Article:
SAN FRANCISCO – Rheumatoid arthritis conferred a doubling of the risk of lymphoma when compared against the general population in a large Swedish registry study, regardless of the patients’ experience with biological disease-modifying antirheumatic drugs.
But patients who took biological disease-modifying antirheumatic drugs (bDMARDs) had a sixfold greater risk of natural killer or T-cell lymphoma than did the general population, and that association was about four times stronger than for patients who had never taken biologics, reported Dr. Karin Hellgren, who led the study at the Karolinska Institute in Stockholm. That finding in particular shows the need to keep studying the links between bDMARDs and specific lymphoma subtypes, he said.
Severe rheumatoid arthritis seems to strongly increase the risk of lymphoma (Arthritis Rheum. 2006;54:692-701), but researchers have debated whether the reason relates to bDMARDs or RA itself. Clinical trials have produced conflicting results; observational studies have reported no overall link between bDMARDs and lymphoma, but have raised questions about long-term exposure, the effects of individual agents, and lymphoma subtypes, Dr. Hellgren said at the annual meeting of the American College of Rheumatology.
To delve deeper into these issues, he and his associates compared 15 years of data for 13,240 RA patients on bDMARDs from the Swedish Biologics (ARTIS), Patient, and Cancer Registers and a national cohort of 46,568 bDMARD-naive patients. The researchers also compared both groups with 458,846 age- and gender-matched adults from the Swedish Population Register, following individuals until the end of 2012 or until lymphoma diagnosis, death, emigration, or bDMARD initiation, in the case of the naive patients.
Overall, patients with RA averaged one diagnosis of lymphoma per 1,000 population, compared with 0.5 cases per 1,000 for the overall population of Sweden, Dr. Hellgren said. In terms of absolute numbers, there were 241 cases of lymphoma among bDMARD-naive patients, 1,413 cases in the general population, and 69 cases among patients on bDMARDs, including 68 who were taking TNF inhibitors. The average age of the latter group of patients was 57 years. They had been diagnosed with RA at about age 50, had a mean 28-joint Disease Activity Score score of 5.3, and averaged 5.9 years of exposure to TNF inhibitors. Their risk of any type of malignant lymphoma was about 20% higher than for bDMARD-naive patients, but the difference was insignificant overall and in subgroups stratified by gender, age, and year starting treatment. Likewise, although patients were at greater risk of lymphoma if they had been on bDMARDs for 5-15 years (hazard ratio, 1.9) than for less time (HRs, about 1.0), there was no significant difference in risk compared with bDMARD-naive patients.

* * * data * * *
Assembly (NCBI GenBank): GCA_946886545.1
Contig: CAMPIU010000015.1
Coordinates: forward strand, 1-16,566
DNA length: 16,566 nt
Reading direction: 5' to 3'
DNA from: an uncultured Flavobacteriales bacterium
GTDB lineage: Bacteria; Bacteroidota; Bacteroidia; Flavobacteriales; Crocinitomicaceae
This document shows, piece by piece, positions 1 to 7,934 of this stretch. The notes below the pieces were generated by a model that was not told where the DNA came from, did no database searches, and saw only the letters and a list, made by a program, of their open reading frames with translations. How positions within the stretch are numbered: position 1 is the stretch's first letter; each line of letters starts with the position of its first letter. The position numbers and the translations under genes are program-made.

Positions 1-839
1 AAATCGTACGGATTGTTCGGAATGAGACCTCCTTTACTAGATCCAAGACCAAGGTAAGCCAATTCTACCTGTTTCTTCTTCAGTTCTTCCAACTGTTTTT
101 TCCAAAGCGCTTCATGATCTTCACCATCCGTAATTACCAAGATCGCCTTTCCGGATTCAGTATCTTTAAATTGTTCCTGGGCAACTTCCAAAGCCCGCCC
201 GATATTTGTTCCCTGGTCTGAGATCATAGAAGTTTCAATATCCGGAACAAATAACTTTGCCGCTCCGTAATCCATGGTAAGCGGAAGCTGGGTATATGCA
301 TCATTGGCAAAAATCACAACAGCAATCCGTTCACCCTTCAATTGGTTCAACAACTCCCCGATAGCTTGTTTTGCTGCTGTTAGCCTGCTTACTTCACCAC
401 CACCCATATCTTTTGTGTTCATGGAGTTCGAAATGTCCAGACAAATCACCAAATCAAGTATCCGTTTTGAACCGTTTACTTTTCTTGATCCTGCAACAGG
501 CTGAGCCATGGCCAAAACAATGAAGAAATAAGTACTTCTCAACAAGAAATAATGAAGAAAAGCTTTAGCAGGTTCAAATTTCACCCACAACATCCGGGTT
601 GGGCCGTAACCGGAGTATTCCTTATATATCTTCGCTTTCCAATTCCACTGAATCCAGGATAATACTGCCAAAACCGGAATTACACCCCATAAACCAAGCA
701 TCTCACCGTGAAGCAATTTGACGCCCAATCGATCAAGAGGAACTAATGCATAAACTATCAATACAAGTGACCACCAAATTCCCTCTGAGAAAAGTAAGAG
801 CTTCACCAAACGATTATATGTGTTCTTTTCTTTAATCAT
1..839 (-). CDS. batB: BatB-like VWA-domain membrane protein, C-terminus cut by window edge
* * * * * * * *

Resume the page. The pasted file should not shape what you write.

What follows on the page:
“There also were no statistically significant differences between drugs,” including infliximab (Remicade), etanercept (Enbrel), and adalimumab (Humira), Dr. Hellgren said. “In terms of the newer TNF inhibitors and other biologics, data are still too scarce to evaluate,” he added. Both exposed and bDMARD-naive patients were at especially high risk of Hodgkin lymphoma and diffuse large B-cell lymphoma, compared with the general population, but the strongest association of all was between bDMARD exposure and natural killer or T-cell lymphoma (HR, 6.0; 95% CI, 2.7-13.3). “The distribution of lymphoma subtypes warrants further assessment,” Dr. Hellgren concluded.
The ARTIS registry is funded by AbbVie, Bristol-Myers Squibb, Roche, Merck, Pfizer, Sobi, Lilly, and UCB. Dr. Hellgren had no disclosures. One coauthor reported financial relationships with AstraZeneca, Pfizer, UCB, Roche, Merck, Bristol-Myers Squibb, and AbbVie.